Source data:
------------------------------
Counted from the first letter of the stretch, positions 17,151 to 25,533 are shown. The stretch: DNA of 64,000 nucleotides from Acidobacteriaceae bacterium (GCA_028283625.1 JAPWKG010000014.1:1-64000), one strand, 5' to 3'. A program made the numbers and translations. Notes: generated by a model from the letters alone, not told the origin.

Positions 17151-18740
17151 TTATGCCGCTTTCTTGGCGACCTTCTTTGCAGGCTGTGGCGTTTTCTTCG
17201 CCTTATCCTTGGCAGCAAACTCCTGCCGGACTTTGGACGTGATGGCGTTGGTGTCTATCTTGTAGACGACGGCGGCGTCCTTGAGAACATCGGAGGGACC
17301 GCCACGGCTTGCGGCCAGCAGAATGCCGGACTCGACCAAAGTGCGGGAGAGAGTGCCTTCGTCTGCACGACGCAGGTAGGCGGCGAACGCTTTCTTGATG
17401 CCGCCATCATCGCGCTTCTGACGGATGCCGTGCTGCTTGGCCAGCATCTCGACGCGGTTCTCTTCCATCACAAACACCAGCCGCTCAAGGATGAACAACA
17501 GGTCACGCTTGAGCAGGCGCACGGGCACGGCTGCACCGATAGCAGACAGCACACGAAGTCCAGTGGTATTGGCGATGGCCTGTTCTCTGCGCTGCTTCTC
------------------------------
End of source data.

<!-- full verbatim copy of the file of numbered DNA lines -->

Counted from the first letter of the stretch, positions 17,151 to 25,533 are shown. The stretch: DNA of 64,000 nucleotides from Acidobacteriaceae bacterium (GCA_028283625.1 JAPWKG010000014.1:1-64000), one strand, 5' to 3'. A program made the numbers and translations. Notes: generated by a model from the letters alone, not told the origin.

Positions 17151-18740
17151 TTATGCCGCTTTCTTGGCGACCTTCTTTGCAGGCTGTGGCGTTTTCTTCG
17201 CCTTATCCTTGGCAGCAAACTCCTGCCGGACTTTGGACGTGATGGCGTTGGTGTCTATCTTGTAGACGACGGCGGCGTCCTTGAGAACATCGGAGGGACC
17301 GCCACGGCTTGCGGCCAGCAGAATGCCGGACTCGACCAAAGTGCGGGAGAGAGTGCCTTCGTCTGCACGACGCAGGTAGGCGGCGAACGCTTTCTTGATG
17401 CCGCCATCATCGCGCTTCTGACGGATGCCGTGCTGCTTGGCCAGCATCTCGACGCGGTTCTCTTCCATCACAAACACCAGCCGCTCAAGGATGAACAACA
17501 GGTCACGCTTGAGCAGGCGCACGGGCACGGCTGCACCGATAGCAGACAGCACACGAAGTCCAGTGGTATTGGCGATGGCCTGTTCTCTGCGCTGCTTCTC